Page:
A group of scientists are in the final stretch of a two-month journey to collect sea ice cores in Barrow Alaska and return to them to their home base in New Hampshire to study their three-dimensional pore structure.
The NSF's newest ocean-going laboratory, the R/V Sikuliaq, last week arrived in her home port of Seward, AK. As part of her welcome home, the ship was open for public tours.
To best understand climate change processes and their impacts, scientists monitor changes in the volume or mass of the Arctic sea ice cover. Specifically, researchers keep close tabs on the ice extent, or the area covered by sea ice, and ice thickness.
We’ve been following the adventures of oceanographer and mathematician, David Holland and his wife Denise, logistical right-hand and project documentarian, during their Greenlandic adventures. We caught up with them via email during their recent transit between Abu Dhabi and Ilulissat.
Flowers, garden vegetables, sunshine, and…summer science cargo. That’s what’s been on the minds of Sue Natali, Polaris Project Research Coordinator and Assistant Scientist at the Woods Hole Research Center, and John Schade, Polaris Project Education Coordinator.
Strong fisheries coupled with Iceland's unique fisheries management system makes it a perfect place to explore questions of how people, their families, interests and finances are all connected to fishing and management strategies.
The Seward City News reports that during trial runs for the R/V Sikuliaq, the National Science Foundation's $200 million Arctic research vessel, the ship lost proper lubrication in its starboard propulsion unit.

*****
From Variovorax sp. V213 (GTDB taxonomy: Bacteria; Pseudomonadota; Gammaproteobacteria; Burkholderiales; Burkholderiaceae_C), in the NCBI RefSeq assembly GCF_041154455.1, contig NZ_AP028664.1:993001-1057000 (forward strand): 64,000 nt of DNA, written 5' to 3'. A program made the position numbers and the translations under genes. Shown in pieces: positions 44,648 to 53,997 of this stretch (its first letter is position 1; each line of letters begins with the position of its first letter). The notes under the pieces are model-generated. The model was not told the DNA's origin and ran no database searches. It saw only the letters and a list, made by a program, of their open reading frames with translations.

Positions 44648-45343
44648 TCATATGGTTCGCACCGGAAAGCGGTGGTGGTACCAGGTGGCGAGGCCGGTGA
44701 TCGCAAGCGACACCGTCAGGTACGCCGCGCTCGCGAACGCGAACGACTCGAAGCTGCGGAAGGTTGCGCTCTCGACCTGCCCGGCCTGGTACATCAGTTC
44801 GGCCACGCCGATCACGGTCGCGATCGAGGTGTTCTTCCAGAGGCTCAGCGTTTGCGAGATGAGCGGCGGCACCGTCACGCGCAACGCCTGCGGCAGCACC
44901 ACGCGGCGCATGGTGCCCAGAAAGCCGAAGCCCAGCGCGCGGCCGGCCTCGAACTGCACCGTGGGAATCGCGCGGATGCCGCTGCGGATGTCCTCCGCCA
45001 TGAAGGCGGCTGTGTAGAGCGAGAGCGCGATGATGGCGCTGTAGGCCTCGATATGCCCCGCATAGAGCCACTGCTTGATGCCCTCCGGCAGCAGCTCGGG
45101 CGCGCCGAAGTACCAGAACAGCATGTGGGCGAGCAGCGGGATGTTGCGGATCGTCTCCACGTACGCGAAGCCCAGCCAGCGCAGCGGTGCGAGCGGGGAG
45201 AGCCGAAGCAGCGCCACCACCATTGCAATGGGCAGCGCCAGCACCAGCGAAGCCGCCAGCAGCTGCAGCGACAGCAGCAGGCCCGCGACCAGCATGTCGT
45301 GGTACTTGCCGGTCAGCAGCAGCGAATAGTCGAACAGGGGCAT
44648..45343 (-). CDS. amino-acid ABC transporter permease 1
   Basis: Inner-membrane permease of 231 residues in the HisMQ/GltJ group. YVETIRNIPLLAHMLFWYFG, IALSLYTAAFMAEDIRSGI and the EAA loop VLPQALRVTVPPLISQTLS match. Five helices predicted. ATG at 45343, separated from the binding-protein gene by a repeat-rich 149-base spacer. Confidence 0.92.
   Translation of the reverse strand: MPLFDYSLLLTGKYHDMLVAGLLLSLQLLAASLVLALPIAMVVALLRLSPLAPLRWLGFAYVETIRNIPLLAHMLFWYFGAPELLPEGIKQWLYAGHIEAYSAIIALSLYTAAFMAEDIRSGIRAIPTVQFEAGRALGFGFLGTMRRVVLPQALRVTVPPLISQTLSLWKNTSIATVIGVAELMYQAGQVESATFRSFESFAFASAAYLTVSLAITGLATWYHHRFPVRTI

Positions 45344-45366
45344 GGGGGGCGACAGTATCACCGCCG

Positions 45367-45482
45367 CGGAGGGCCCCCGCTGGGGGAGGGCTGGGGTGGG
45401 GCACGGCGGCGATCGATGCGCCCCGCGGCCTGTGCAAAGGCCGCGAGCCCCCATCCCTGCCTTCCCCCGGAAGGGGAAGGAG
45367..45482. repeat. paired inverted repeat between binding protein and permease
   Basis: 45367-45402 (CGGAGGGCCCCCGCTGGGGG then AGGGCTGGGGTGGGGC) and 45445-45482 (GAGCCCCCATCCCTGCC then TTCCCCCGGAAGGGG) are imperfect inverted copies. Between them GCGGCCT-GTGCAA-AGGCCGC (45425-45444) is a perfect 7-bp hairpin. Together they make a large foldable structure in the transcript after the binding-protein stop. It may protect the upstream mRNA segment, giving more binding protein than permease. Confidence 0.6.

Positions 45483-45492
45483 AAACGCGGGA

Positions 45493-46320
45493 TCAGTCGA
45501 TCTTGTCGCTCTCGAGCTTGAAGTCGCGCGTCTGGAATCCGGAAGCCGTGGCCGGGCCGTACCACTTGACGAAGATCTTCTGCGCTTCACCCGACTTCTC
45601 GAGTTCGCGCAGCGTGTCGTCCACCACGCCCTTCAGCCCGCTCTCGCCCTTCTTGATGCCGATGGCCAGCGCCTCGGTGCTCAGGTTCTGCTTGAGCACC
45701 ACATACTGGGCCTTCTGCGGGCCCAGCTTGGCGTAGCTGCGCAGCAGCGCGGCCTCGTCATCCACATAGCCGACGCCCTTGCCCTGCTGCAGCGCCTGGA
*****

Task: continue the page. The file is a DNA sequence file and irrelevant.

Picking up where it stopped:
A new interdisciplinary collaborative funded by the National Science Foundation has put out a call for membership. The network, known as Arctic Frontiers of Sustainability (Arctic-FROST), is part of the Sustainability, Science, Engineering, and Education for Sustainibility (SEES) network.
For years, scientists have understood that Greenland's ice sheet contributes to rising sea levels through the combination of surface melting and accelerating outlet glaciers. What’s less understood is the behavior of different glaciers in different locations.
As Arctic ice continues to melt at historic rates, scientists are studying the ecological impacts of the changing landscape, including on the impact of shrinking sea ice on polar bear populations. A recent story on Alaska Public Radio offered the following insights.
Arctic climate science has been in the news a lot lately; here are some of the highlights.
The first time Rob Robbins, Supervisor of Dive Services at Antarctica’s McMurdo Station set his eyes on the ice in 1979 he fell in love. Now he is one of two full-time divers working at McMurdo Station in Antarctica.
Most mornings, Chris Petrich’s biggest hurdle is staying off the ski lift he passes on his way to work in Northern Norway. But the scientist resists the temptation and continues to the Northern Research Institute Narvik, where he investigates the melting and breakup of Arctic ice.
The unprecedented Arctic warming over the past 30 years is leading to melting of sea ice and consequences. Now scientists have evidence that Arctic warming could also change atmospheric chemistry through reactions that occur between the air and the snow.